Title: Assassins Creed III
Usually a review will begin with a metaphor. Laboriously drawn out across an entire paragraph, this metaphor will at first seem completely off topic. It could even be an anecdote, something that happened to the critic which conveniently foreshadowed or influenced their opinion. Ultimately it will all make sense in the end when the review comes full circle and the truth behind the seemingly pointless opening rant is revealed. Unfortunately we don’t have time for that today, as I am tasked with reviewing what is undoubtedly the biggest and most ambitious game to grace this generation of consoles, Assassins Creed 3 and, quite frankly, there is a lot to talk about.
Firstly let’s talk tech. Assassins Creed 3 runs on a revamped version of the Anvil Engine, which powered the last three games, called AnvilNext. While the engine is certainly capable of great things, the game looks more impressive than ever and the battlefields are densely populated, I can’t help but feel the ‘Next’ in its title is rather telling. The game creaks under the weight of its own ambition to the point where small, simple things just don’t seem to work properly. There are, as many critics have pointed out, a tremendous amount of glitches and bugs, most of which are cosmetic and don’t matter much. But I couldn’t shake the feeling at times that AC3 would feel more at home on a next-gen device with more room to breathe and more space to move about. That’s not to say the engine is a complete game breaker, it isn’t, and on the topic of space let’s talk a little about the gameplay.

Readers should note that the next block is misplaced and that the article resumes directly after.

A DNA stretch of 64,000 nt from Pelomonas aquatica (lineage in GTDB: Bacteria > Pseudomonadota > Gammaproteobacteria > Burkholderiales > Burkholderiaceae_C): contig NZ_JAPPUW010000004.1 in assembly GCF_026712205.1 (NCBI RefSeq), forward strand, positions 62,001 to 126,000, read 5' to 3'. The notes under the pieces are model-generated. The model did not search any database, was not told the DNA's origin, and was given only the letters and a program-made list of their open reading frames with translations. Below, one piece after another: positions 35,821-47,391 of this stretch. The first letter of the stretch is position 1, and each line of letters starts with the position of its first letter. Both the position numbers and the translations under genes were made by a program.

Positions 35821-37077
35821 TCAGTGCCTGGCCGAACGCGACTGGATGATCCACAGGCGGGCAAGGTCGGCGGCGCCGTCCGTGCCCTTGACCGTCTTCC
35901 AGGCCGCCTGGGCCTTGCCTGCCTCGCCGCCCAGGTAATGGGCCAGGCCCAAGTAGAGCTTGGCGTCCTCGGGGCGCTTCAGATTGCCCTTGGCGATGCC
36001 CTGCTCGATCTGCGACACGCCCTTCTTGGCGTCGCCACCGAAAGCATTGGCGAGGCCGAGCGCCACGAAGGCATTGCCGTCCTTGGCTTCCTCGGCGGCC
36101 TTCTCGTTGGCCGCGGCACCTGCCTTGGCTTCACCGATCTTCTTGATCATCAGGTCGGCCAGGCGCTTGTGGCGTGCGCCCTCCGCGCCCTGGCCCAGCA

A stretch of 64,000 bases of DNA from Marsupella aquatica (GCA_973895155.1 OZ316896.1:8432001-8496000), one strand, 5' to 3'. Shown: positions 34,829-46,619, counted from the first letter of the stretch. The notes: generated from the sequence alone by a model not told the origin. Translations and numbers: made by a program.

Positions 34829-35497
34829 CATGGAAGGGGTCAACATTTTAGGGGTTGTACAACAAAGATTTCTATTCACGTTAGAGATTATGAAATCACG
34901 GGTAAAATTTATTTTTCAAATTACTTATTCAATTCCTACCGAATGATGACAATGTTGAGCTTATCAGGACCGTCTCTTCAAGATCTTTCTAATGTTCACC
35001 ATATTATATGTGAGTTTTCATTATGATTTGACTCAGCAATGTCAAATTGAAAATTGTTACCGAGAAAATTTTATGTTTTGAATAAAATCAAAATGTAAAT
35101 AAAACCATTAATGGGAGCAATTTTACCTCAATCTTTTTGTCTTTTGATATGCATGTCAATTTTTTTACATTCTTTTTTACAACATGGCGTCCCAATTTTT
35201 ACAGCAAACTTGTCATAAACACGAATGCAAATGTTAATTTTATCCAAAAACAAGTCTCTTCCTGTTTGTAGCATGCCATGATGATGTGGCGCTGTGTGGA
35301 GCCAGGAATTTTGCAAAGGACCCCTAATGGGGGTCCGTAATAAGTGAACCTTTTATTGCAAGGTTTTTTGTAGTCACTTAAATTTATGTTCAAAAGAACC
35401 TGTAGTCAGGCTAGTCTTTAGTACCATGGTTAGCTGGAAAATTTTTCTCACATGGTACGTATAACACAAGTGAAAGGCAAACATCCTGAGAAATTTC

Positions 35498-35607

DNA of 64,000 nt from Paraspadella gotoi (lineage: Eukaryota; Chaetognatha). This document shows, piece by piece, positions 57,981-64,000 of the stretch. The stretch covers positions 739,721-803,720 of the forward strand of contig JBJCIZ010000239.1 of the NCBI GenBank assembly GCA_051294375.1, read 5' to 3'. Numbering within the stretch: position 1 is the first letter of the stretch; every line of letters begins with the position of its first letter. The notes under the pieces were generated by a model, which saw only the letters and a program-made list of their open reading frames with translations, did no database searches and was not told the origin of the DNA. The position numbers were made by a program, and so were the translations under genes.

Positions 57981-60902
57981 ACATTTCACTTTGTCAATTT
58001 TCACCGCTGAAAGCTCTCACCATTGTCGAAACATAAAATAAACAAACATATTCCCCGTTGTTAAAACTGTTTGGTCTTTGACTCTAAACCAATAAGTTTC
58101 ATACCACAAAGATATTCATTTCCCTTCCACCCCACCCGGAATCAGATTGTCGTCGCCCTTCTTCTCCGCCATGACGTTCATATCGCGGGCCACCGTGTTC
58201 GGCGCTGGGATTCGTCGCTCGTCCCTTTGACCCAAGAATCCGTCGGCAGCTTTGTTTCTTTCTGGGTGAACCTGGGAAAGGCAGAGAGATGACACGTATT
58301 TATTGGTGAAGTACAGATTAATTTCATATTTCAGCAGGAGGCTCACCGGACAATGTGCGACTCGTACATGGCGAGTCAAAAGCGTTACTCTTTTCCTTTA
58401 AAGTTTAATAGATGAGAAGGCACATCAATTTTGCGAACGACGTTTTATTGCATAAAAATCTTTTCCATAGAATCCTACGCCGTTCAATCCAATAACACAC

Like previous AC titles, the game is divided into cities; in this case colonial Boston and New York. These cities are full of things to occupy your time, there are collectibles to chase, snitches to catch, assassins to recruit and of course people to kill. The free-running is as exhilerating as it has ever been and even the combat is much more interesting this time around. You’ll have to pay closer attention to enemy type and weapon useage than ever before as certain foes will succumb faster to the trusty hidden blade than the awesome, and in my case, overused, tomohawk. It’s not the cities where the AnvilNext engine really gets to flex its muscles though, that’s saved for the space between them; the frontier.